December 2022
Volume 22, Issue 14
Open Access
Vision Sciences Society Annual Meeting Abstract  |   December 2022
Unifying Different Psychometric Methods : Theory and Experiment
Author Affiliations
  • Jonathan Vacher
    Ecole Normale Supérieure, PSL University
  • Ruben Coen-Cagli
    Albert Einstein College of Medicine
  • Pascal Mamassian
    Ecole Normale Supérieure, PSL University
Journal of Vision December 2022, Vol.22, 3879. doi:
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      Jonathan Vacher, Ruben Coen-Cagli, Pascal Mamassian; Unifying Different Psychometric Methods : Theory and Experiment. Journal of Vision 2022;22(14):3879.

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      © ARVO (1962-2015); The Authors (2016-present)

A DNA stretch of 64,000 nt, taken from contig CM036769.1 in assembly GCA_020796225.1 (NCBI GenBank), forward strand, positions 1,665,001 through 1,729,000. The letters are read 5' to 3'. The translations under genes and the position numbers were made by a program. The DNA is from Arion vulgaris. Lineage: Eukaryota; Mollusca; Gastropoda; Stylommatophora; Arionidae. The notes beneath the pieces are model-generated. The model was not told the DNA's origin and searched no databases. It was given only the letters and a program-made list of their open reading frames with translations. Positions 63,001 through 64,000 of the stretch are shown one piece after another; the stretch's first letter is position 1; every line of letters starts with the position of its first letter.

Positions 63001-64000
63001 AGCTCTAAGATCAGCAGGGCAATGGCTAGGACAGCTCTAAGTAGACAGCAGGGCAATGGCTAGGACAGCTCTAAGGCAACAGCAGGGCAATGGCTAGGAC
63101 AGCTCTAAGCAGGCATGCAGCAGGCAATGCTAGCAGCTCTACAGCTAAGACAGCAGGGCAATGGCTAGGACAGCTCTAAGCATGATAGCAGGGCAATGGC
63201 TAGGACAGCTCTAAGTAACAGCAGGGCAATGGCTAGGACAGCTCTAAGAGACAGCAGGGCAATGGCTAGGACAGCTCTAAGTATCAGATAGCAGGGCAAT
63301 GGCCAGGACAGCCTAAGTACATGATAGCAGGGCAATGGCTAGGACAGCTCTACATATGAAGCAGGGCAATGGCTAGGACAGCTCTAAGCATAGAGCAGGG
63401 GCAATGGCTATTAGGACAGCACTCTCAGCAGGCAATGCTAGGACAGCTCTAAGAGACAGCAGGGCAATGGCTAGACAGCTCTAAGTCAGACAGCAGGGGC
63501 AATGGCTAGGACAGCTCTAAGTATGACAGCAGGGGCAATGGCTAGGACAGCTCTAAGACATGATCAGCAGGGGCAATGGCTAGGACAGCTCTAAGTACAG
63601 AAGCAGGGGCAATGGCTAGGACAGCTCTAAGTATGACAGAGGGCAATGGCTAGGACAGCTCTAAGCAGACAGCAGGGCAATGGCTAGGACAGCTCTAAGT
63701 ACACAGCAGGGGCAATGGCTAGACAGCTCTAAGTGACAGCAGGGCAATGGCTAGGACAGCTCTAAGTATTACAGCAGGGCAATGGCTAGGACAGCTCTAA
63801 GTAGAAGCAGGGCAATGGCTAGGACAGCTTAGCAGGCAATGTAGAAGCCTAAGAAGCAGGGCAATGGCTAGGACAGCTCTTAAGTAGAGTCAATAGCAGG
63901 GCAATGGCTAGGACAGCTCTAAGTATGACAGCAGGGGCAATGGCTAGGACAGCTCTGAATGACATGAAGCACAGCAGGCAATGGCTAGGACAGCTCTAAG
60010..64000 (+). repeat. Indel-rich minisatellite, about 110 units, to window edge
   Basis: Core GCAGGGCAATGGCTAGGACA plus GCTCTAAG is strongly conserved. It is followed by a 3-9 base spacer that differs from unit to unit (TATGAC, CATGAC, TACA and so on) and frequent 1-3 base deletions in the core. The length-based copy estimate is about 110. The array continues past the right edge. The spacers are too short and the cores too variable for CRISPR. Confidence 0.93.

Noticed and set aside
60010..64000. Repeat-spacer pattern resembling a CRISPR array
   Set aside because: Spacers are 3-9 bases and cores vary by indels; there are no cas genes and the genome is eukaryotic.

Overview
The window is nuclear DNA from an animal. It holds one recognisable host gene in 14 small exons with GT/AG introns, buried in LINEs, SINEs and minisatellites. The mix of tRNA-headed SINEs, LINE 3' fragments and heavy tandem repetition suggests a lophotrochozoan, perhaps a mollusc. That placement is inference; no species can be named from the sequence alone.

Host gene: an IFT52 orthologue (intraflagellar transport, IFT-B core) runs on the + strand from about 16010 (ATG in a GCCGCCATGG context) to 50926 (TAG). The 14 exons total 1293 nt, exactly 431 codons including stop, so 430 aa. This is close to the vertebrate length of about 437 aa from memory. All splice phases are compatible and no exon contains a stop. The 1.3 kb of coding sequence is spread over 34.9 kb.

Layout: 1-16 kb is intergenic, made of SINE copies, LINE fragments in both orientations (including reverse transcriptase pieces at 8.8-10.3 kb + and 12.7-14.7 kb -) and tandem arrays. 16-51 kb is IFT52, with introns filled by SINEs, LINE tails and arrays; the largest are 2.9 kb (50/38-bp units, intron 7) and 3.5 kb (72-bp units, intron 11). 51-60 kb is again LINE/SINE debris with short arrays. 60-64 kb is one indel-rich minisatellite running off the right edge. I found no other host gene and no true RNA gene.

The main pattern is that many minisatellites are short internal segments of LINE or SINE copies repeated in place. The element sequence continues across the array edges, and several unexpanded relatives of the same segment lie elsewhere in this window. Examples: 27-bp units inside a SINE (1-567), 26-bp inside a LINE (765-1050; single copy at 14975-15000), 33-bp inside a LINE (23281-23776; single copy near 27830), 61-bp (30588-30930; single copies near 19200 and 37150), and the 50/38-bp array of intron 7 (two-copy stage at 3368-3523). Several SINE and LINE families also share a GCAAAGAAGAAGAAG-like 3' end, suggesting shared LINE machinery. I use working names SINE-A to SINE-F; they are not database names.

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To estimate the sensitivity to discriminate two visual stimuli, the two-alternative forced choice (2AFC) paradigm has become a favorite method. The psychometric function that links the physical stimuli to discrimination performance can then be modeled using signal detection theory (SDT). Recent efforts to combine SDT with Bayesian probabilities have linked thresholds and biases to hypothesized prior knowledge and optimal encoding/decoding. When supra-thresholds are considered, the maximum likelihood difference scaling (MLDS) paradigm is a preferred method to estimate the perceptual scale that links a physical property to a psychological dimension. This latter method relies on the comparison of perceived differences between pairs of stimuli. Here, we are interested in modeling the MLDS paradigm with the Bayesian framework. This allows us to compare sensitivity measurements obtained from MLDS and 2AFC methods. We first show how the perceptual scale can be derived from SDT and Bayesian probabilities, thereby providing a unifying theoretical framework. In particular, we show that this theory predicts that the slope of the psychometric function at the point of subjective equality is proportional to the derivative of the perceptual scale. In other words, the perceptual scale is the scale that uniformizes the sensitivity. Next, we demonstrate the consistency of both experimental techniques and their compatibility with information theory (optimal coding) using human participants’ data. More precisely, we illustrate our theoretical results with two behavioral experiments: (i) new measurements of the perceptual scale of orientation and the sensitivity to discriminate nearby orientations, and (ii) previous measurements of the perceptual scale of interpolation between pairs of textures. Our results are important for future developments in psychophysics, both theoretically and experimentally. In particular, they support the use of the MLDS technique as a possible alternative to 2AFC for measuring psychophysical sensitivities.


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